The weather was nice, with the new spring green continuing to darken towards summer, so we took our food out to a little gazebo near the Dining Hall and had a kind of picnic there. It was not exactly a social gathering. Very little that either Rick or I do is ever purely social, and nothing that the three of us do together is. It's not that we don't enjoy each others' company, it's that I never forget that Charlie is my teacher, the way I sometimes forget with Allen or Kit. Rick and I both sit up a little straighter when we are with him, at attention.
We chatted about this, that, and the other for a bit, mostly about the progress of the perennial beds around the gazebo, and then Charlie looked at Rick expectantly.
"I haven't made any useful progress," Rick admitted.
"Why not?" Charlie asked.
"I just don't know how to love, I guess," said Rick. Remember that Rick has been assigned to love a human being, a thing he finds difficult. "I thought that maybe I can pick somebody I at least like and 'fake it till I make it,' but I can't imagine doing do without the other person noticing. And if I do not tell them what I'm doing and why, they'll be confused, and if I fail, they'll be hurt. And if I do tell them what I'm doing...I can't imagine anyone taking kindly to being the subject of a homework assignment in love. I have thought all this over carefully, and I remain stuck."
"To work until you are stuck is progress," asserted Charlie. "To be sure you are stuck, to have exhausted all the options that you are aware of, as opposed to simply giving up, is very impressive."
"Falling gives you better balance?" suggested Rick, quoting one of Karen's sayings. It means that you learn when you push yourself through the point of failure.
"In part, yes," Charlie acknowledged. "Your point of being stuck, the problem you are having, is compassionate...."
"It's practical," said Rick, correcting him. "I don't like having people upset with me. It's inconvenient. I know what upsets people. I may be heartless, but I'm not brainless."
"I'm not so sure you are heartless. You do love."
"Yes, just not humans."
Charlie gave him a quick flash of a smile, then lapsed into thought.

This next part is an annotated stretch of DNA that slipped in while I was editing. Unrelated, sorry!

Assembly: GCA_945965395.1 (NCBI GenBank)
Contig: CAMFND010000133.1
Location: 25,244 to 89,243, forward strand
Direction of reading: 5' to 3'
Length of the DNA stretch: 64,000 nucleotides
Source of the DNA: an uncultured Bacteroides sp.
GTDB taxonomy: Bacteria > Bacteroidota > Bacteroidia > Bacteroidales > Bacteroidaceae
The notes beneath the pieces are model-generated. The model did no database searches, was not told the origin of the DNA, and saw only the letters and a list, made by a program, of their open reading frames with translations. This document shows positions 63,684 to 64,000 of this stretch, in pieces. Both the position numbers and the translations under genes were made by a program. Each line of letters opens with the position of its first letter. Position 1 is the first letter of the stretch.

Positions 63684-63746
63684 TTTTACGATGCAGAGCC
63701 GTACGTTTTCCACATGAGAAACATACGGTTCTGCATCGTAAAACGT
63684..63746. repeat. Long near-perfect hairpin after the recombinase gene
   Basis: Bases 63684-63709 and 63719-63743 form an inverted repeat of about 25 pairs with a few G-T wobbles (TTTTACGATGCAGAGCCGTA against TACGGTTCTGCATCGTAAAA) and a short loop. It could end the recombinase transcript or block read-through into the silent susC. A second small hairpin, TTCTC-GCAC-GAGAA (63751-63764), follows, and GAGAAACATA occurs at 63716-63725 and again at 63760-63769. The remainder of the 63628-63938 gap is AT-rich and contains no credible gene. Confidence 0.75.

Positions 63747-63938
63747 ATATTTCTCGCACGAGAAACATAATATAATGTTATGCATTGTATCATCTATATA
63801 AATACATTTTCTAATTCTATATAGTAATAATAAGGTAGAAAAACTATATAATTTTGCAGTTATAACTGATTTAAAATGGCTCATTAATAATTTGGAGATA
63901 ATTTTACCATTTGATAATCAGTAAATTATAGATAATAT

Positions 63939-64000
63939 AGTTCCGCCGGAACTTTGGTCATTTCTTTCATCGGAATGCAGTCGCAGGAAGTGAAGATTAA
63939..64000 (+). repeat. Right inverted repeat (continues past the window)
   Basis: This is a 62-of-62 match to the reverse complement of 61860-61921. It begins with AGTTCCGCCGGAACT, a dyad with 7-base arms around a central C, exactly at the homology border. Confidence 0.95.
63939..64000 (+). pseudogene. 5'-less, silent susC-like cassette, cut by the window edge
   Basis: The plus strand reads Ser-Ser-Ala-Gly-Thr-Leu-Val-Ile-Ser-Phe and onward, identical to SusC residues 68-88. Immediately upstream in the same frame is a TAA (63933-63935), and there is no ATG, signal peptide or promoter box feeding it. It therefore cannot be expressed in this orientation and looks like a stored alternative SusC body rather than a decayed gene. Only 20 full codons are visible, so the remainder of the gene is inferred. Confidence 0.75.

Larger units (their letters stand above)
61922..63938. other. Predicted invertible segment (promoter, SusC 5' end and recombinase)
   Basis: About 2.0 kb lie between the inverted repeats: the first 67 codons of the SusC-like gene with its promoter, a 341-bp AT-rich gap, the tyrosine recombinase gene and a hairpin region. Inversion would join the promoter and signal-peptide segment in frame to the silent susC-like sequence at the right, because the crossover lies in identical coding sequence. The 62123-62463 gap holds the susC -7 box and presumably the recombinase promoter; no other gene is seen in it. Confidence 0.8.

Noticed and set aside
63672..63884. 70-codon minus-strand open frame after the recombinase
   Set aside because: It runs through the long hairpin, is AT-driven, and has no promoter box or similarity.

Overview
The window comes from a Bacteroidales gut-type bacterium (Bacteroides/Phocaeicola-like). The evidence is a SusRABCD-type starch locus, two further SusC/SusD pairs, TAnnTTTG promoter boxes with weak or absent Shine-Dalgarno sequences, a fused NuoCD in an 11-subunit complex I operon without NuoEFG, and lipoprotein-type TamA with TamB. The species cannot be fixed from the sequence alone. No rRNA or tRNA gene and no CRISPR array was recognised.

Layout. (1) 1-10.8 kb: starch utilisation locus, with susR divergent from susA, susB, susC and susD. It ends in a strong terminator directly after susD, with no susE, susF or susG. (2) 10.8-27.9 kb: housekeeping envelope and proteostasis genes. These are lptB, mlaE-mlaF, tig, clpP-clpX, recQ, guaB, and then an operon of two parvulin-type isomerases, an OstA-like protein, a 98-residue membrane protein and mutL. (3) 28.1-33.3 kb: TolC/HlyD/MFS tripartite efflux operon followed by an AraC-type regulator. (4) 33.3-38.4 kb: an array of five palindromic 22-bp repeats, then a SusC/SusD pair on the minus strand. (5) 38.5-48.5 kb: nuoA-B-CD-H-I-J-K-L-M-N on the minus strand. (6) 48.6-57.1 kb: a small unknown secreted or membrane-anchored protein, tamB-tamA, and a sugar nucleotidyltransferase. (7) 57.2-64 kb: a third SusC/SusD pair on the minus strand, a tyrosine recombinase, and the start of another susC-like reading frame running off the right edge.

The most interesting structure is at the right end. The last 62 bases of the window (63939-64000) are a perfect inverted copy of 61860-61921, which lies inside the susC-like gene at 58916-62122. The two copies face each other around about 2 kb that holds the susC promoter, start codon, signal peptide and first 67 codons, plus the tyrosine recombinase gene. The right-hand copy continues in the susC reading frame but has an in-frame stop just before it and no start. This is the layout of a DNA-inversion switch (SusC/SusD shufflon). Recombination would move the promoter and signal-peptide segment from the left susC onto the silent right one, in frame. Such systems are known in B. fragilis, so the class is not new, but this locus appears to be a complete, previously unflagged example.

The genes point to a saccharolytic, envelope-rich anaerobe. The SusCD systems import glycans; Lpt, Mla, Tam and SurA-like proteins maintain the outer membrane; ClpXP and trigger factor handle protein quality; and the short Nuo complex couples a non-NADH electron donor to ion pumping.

"What would you do if I were hurt or threatened in some way?"
"You?" Rick asked. "I'd try to help. But...."
"Do you care about my welfare and happiness?"
"Not inordinately, but yes. But...."
"Do you enjoy my company? Think I'm worthwhile?"
"Then love me."
"Yes, me. I already know what you're doing, so it won't be awkward. If you succeed, I won't be surprised. I will forgive you if you don't."
"Forgiven or not, I don't want you to be hurt."
Charlie looked at him and raised an eyebrow.
"Well, yes, that is the problem to committing to love anyone. I will trust you."
Rick sat there, slightly open-mouthed, for a few seconds, looking like Charlie had just asked him to pilot the Space Shuttle, or something.
"Thank you," Rick said, at last. "What do I do? How do I start?"
Charlie nodded, as he does when someone asks a good question.
"Consider my welfare and my happiness in everything you do. You do not have to please me--loving actions may sometimes displease me--but consider me. And take that class, The Art of Listening and Love. I don't think it's met for the first time, yet."
The Art of Listening and Love was one of Greg's classes, when I took it, in my third year as a novice, but Greg is retired, so I don't know who is teaching it now. I should ask. June is taking it now, too.
Charlie had finished his cheese sandwich. He wiped his mouth with a handkerchief (he never uses disposable napkins), and stood up.
"Gentlemen, if you'll excuse me." He never takes a very long lunch break, and that afternoon I understand he had annuals to plant.
"Charlie," I said, "what about me?"
He looked at me and considered for a few seconds.
"Wait," he said. "Next week, I think."